Thornfield Hall itself serves a symbolic function. There is, in the garden close this mansion, a majestic tree which is struck by lightning and badly damaged during the night preceding the day on which Mr. Rochester is to marry Jane. The blasted tree symbolically presents the coming disaster in the lives of both Jane and Mr. Rochester. Later in the novel, Mr. Rochester, having become blind and crippled says to Jane:
“I am no better than the old lightning-struck chestnut-tree in Thornfield orchard.”
Jane’s Choice of the Flesh at Thornfield Hall
When Jane leaves Lowood School, she is only a raw girl, in spite of her contact with the spiritual side of human nature through the saintly Helen Burns, and in spite of her contact with the fleshy through Mrs. Reed and Mr. Brocklehurst. The greater thing in life from her point of view is to be loved by somebody. When such a novice is placed in certain circumstances which offer a choice between the spirit and the flesh, between the spiritual aspirations and the yearnings of the flesh, she would choose that which is more tempting at the moment. At Thornfield Hall she comes into contact with Mr. Rochester who, though not a handsome man, has something magnetic and irresistible about him. Jane is tempted to respond to her yearnings of the flesh; and she therefore falls deeply in love with this man in spite of the big difference between their ages.
Jane’s Escape from the Temptations of the Flesh
There is, however, a serious obstacle in the way of the fulfilment of this love. Behind Mr. Rochester is Bertha, his mad wife. Mr. Rochester symbolizes uncontrolled physical passion; and, uncontrolled passion here is accompanied with the menacing figure of complete degeneracy and madness. And madness only means a loss of control. After the broken marriage ceremony, the mad woman and all she represents stand as a barrier between the lovers. Mr. Rochester urges Jane to live with him as his mistress but she resists the temptation. Her struggle is a hard one, she is unwilling to go with Rochester. But at last she flees from unrestrained physical passion with all its grossness.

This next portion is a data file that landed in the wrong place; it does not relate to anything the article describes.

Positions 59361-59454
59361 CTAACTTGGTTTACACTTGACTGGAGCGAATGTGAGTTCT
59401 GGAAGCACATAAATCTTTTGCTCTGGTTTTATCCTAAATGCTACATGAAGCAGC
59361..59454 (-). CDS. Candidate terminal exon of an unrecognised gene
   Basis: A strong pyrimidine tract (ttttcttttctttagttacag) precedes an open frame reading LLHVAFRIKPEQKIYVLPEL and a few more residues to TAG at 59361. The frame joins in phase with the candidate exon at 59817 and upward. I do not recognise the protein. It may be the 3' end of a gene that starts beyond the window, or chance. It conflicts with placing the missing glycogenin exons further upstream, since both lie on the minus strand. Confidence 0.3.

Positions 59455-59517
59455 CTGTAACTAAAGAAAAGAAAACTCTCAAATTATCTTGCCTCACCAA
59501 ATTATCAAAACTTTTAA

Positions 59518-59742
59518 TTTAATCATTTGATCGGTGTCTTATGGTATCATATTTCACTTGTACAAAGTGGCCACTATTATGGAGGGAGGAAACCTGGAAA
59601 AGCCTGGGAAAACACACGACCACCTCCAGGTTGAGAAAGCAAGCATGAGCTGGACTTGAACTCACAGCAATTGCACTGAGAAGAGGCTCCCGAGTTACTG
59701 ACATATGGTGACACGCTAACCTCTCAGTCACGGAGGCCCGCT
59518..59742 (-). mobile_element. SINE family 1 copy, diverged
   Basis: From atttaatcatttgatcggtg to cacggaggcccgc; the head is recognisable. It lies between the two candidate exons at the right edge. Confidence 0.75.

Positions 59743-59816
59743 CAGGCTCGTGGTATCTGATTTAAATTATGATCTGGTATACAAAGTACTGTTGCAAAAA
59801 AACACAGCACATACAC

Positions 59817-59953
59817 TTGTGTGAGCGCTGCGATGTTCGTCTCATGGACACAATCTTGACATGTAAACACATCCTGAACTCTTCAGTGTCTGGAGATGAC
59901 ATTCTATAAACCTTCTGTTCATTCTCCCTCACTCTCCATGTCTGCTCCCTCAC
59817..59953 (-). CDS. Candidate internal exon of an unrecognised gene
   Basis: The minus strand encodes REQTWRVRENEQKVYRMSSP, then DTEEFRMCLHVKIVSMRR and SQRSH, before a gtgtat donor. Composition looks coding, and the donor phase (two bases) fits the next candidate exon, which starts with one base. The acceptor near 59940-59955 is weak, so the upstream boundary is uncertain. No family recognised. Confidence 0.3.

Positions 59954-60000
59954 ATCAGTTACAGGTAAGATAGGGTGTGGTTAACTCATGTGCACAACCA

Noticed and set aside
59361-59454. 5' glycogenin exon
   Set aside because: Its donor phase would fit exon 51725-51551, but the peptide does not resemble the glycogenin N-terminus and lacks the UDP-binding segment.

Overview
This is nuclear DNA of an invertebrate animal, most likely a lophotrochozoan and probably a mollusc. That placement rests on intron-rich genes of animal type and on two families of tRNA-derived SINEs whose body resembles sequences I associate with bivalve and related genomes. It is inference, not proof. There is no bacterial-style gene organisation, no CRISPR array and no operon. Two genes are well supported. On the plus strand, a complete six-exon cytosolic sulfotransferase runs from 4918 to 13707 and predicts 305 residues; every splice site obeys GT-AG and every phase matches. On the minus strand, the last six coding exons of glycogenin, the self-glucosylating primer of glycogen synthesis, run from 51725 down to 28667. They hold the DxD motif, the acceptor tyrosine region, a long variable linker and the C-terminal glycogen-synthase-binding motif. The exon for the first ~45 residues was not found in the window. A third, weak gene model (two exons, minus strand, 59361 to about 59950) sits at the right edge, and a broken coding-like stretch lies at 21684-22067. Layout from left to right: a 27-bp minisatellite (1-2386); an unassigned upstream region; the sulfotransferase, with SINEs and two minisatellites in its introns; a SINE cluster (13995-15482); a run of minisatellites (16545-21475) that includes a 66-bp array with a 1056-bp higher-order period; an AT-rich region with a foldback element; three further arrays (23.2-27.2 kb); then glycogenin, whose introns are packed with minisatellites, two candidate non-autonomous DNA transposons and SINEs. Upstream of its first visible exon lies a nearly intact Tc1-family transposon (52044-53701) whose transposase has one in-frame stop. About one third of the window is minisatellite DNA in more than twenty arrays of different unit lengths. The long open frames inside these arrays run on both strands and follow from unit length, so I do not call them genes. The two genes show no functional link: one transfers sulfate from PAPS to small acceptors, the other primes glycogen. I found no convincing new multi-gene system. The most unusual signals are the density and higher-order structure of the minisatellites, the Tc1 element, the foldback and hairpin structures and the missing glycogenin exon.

Symbolism of the Conflict Between the Flesh and the Spirit
To Jane is now offered another alternative which is the rejection of life, and a journey into asceticism with St. John Rivers. It is an episode surrounded by improbabilities. The ascetic St. John Rivers serves as a most powerful symbol. Jane has to decide whether. bewildered and hurt by her experience with Mr. Rochester, she should deny the world and all that it has to offer. Should she leave the physical side of life completely and should she enter a loveless marriage ? The struggle is long and hard, and it is no less intense than that symbolized by her life at Thornfield Hall.
Thus is the novel, Jane Eyre a new contribution to English fiction. We must be willing to accept this novel as a profound, spiritual experience, expressed in the most adequate symbolism, a symbolism which, if divorced Tom its emotion, is as improbable as all poetic symbols. And it is through an acceptance of the novel in these terms that a truer appreciation of it is possible. In this novel, fiction has become poetry by virtue of its use of symbolism.